For Native American designer Dante Biss-Grayson (Osage), taking up space at New York Fashion Week earlier this month was an opportunity to show attendees beside the catwalk and beyond that Natives are “still here.”
“We’re taking up space where, normally, a lot of Native designers haven’t been. So I want to get out there and show them how it’s done,” he tells In The Know by Yahoo. “We’re Native, and we can keep up with the big fashion houses.”
Biss-Grayson launched his fashion house, Sky-Eagle Collection, in 2019 in Taos, N.M. His designs mix traditional Native clothing, such as ribbon skirts, with an avant-garde sensibility. Whether it’s adding vibrant pops of color, lace overlays or even raising the hemlines, Biss-Grayson is creating modern Native fashion that is competing on a global stage.
“The designs, the details, are based out of Osage ribbon work,” says Biss-Grayson, who is the brand’s founder and lead designer. His wife, Yanti, is the premier of the fashion house, while their 4-year-old daughter is in the process of learning the family business. “I kind of took that idea, the concept of the linear structure of the lines, and really made it modern and blew it up.”
The new warriors
The main theme for Sky-Eagle Collection is empowerment, he adds. “For me, that means the new warriors — men, women, whomever — walking in the modern world, who still want to hold on to their tradition, their culture.”
The Osage Nation citizen knows a lot about the warrior mentality as a veteran of multiple overseas tours, including stints in Iraq and Afghanistan.
“I returned home, with many traumatic incidents locked deep inside my heart and soul,” Biss-Grayson writes on his website. “I needed a release, I needed therapy, so I opened my art and fashion studios as a way to heal. I paint, write poetry, sculpt, create art installations, and I am a Fashion Designer.”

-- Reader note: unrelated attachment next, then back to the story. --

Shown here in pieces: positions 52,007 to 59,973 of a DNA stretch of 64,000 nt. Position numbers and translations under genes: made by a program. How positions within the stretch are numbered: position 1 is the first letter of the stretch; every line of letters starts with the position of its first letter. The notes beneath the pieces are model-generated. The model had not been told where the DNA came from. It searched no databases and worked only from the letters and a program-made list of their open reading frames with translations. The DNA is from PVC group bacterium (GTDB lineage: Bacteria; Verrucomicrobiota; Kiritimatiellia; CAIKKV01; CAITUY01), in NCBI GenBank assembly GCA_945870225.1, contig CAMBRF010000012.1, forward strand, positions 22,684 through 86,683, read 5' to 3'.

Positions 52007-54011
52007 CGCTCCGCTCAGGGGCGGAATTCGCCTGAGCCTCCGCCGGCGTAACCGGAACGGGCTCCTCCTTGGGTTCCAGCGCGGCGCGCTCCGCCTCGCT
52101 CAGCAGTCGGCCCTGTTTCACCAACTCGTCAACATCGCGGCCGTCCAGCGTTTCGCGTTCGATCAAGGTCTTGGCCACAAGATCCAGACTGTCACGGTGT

While his experience was harrowing, he was able to use that to inform his fashion and art.
“It’s like expressionism. And I applied this same concept to fashion,” he says. “I’m expressing my emotion, and it’s really great to be able to externalize the storm that goes on sometimes in people’s lives.”
That experience helped lead the Native designer to not only launch Sky-Eagle Collection but also to “level up” with a growing list of projects. Biss-Grayson also admits that his military experience has helped with running a business.
“Coming out of the military world, I’m a big fan of planning,” he says. “I have a three-, five-year, 10-year vision and master plan.”
“My culture is not your fashion statement.”
That plan has included New York Fashion Week, among other couture appointments in the US and abroad. What’s been especially important for Biss-Grayson is showing those audiences that the visibility and representation of Native-made clothing is crucial in a world that has often given space and energy to “Native-inspired” designs, a euphemistic term that encompasses the cultural appropriation that has appeared on runways in the form of headdresses, buckskin and beaded garments — all part of traditional Native regalia and dress.
“It’s very cliché,” Biss-Grayson says about the appropriated designs he’s seen on various runways. “My culture is not your costume. My culture is not your fashion statement.”
While the Sky-Eagle Collection founder is adamant that non-Native brands avoid using Native dress as their “inspiration,” he also seeks to use his platform to educate.
“Pushing my brand into these spaces is to educate and be like, look,” he says, “I’m a Native designer. I grew up doing my ceremonies. And now I’m sharing the difference with you. I’m educating you along this journey.”
And Biss-Grayson is on quite a journey. Now that this year’s New York Fashion Week has come to an end, he has plans to visit Cannes, France, in May to headline a runway show that will run alongside the annual film festival. After that, he will produce a three-day event at the Santa Fe Indian Market at Bishop’s Lodge Resort to showcase 100 looks of Sky-Eagle Collection. And then in 2024, Biss-Grayson and his team will be producing “a major show at the base of the Eiffel Tower” in Paris.
For the veteran designer, things just keep moving.
“It’s a great journey,” he says. “So happy and honored.”
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